Yes, that was a kitty litter bucket. Those buckets are like gold around here. We use them for everything.

Did you and Daniel ever get those tomatoes to start producing?

It's me ...Mavis said...

Good post...I will add these to my 2010 seed list :)

Mr. H. said...


You won't regret it. Once planted this cold hardy perennial will be there for you if needed. Remember you can use the leaves for soap the first year and both the roots and leaves the second year. I would wait for the end of summer to cut the leaves back though, so the roots have every opportunity to grow.

If you grow it and use it, let me know how it worked for you.

Mrs. Mac said...

Oh, now you are tempting me to try (yet) another project ;) I began making 'homemade' liquid and powder soap from store bought products and am just now getting used to tweaking the recipes. Maybe next year I'll try this. I get contact dermatitis so easily and have even made homemade bar soaps to help.

I have to admit .. if this makes the clothes softer when line dried, it would be worth making. My problem is that in the summer when it's perfect outside to line dry .. I'm so darn busy I tend to use the dryer to save time (sad).

Mr. H. said...

Mrs. Mac,

You know, we all do the best we can. It is really hard to change the way you live when most of society is not. It's like swimming upstream..believe me I understand. These so called modern conveniences have to be shed slowly. I decided years ago to just take one little thing at a time and judge, on a personal level, whether it was good or bad and then work towards making any changes I felt were important.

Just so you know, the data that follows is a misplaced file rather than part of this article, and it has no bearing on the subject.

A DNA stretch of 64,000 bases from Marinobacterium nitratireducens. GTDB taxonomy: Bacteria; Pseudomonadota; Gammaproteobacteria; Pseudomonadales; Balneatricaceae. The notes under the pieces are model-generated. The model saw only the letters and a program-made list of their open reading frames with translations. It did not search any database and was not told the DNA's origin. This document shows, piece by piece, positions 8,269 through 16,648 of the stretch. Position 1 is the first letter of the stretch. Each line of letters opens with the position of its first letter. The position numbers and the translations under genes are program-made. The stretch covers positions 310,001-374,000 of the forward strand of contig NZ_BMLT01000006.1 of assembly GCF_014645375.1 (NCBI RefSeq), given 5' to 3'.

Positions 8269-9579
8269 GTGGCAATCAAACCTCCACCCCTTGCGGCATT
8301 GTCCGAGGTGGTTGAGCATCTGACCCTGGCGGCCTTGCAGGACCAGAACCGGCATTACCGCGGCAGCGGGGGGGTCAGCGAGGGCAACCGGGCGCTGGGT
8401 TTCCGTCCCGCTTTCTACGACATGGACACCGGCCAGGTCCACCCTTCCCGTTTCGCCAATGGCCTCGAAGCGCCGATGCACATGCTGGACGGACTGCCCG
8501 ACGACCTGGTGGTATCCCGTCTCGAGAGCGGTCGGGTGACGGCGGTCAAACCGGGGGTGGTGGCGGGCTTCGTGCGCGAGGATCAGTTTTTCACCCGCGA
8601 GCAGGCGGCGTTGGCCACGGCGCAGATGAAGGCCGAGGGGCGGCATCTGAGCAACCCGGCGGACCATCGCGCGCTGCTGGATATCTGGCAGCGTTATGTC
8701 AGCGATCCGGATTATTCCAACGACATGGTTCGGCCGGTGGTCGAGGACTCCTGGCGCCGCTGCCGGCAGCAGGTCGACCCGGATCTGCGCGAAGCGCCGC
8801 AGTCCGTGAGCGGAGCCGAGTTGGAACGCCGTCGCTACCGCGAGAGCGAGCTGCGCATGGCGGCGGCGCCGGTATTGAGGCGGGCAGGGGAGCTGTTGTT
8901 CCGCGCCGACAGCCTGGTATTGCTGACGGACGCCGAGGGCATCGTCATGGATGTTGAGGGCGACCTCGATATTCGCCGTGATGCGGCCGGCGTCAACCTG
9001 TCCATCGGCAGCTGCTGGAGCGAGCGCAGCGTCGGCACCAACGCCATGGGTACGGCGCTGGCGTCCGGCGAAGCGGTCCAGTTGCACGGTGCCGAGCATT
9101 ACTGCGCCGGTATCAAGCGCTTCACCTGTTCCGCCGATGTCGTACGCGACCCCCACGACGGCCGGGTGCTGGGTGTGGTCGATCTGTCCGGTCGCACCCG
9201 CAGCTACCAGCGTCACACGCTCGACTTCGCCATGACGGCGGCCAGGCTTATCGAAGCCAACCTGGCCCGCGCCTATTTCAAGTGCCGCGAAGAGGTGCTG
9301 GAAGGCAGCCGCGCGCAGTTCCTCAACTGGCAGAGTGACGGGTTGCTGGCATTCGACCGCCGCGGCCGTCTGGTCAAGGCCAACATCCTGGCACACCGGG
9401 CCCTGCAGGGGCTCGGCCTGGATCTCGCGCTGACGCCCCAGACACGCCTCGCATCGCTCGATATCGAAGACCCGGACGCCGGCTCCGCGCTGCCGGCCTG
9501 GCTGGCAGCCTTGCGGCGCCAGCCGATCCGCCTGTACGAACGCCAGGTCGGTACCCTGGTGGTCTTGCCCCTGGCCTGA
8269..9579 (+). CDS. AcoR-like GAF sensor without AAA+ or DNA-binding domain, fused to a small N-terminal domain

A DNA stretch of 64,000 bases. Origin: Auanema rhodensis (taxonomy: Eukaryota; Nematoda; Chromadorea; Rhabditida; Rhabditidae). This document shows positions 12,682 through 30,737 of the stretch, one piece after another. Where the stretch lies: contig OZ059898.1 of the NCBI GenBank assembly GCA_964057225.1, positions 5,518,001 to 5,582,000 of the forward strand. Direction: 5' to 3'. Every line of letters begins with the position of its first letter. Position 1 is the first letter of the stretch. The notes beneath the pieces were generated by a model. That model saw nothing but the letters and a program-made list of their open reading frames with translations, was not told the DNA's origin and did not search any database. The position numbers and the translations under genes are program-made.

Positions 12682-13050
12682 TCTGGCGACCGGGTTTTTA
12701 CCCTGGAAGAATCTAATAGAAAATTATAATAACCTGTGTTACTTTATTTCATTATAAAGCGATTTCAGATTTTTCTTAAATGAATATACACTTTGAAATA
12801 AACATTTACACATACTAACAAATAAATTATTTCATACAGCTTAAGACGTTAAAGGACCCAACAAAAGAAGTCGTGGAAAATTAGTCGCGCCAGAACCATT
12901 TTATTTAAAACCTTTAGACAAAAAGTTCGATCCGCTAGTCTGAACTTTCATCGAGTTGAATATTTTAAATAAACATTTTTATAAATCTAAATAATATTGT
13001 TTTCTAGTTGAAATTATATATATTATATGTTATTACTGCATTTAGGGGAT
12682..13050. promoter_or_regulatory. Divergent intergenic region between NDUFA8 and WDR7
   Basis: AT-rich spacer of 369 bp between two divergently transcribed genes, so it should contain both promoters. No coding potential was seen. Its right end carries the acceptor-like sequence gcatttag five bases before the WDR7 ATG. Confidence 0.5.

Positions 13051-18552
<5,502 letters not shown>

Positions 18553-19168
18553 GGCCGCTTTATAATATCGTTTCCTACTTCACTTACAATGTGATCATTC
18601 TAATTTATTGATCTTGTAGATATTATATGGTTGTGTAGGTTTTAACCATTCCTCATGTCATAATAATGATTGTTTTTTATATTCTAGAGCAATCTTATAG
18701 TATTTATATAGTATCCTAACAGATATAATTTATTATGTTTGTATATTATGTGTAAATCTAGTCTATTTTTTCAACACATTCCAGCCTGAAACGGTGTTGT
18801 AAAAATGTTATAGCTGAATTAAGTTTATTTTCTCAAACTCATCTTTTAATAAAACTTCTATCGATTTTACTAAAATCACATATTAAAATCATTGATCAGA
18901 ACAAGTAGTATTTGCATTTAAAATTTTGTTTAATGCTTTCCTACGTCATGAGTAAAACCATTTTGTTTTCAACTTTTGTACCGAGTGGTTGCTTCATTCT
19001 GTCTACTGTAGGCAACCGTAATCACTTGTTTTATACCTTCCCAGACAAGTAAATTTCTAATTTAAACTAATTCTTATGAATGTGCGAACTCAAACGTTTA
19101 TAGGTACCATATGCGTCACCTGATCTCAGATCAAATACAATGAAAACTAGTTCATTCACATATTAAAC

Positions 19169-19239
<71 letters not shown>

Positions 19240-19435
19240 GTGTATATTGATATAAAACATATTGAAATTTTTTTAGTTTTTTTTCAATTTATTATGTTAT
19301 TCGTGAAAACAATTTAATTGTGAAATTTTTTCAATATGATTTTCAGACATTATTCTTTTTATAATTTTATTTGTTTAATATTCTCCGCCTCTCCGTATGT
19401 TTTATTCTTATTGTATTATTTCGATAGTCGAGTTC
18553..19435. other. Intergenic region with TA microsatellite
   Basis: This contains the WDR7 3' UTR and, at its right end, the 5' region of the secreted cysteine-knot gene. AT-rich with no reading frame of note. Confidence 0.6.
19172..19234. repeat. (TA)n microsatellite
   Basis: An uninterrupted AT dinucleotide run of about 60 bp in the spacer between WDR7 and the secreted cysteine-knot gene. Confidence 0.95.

Regular shampoo makes me sneeze...to many unnatural ingredients. So I use the most basic bar soaps I can find. I hope to come up with something even better than that soon.

Honestly, sometimes I think there are more things to unlearn then there are to learn. Life certainly is a most interesting adventure.

LynnS said...

Another great post from the M&M crew! It's great to hear about your personal experiences with soapwort. I'd read about this 10 years or so ago, bought 1 starter plant to 'try', and the plant didn't make it. In fairness, it was a hot and dry year, but I was discouraged with losing the plant, I never tried again. If you can grow it in your area, I will give it another try, but I believe I'll grow from seed and get a few plants that way. The seed-list for 2010 is growing longer!

We've used homemade laundry detergent a few years now and have no complaints with it, but I'm willing to try something else. And maybe the soapwort shampoo will be a good shampoo substitute.

So, as our apothecary-consultant, please report back when you have your formula!

Kim said...

Incredible! I have read there was a process for using soapwort for soap but hadn't ever seen it done. Thanks for the inspiration. I will be adding this herb to the plans I am working on now!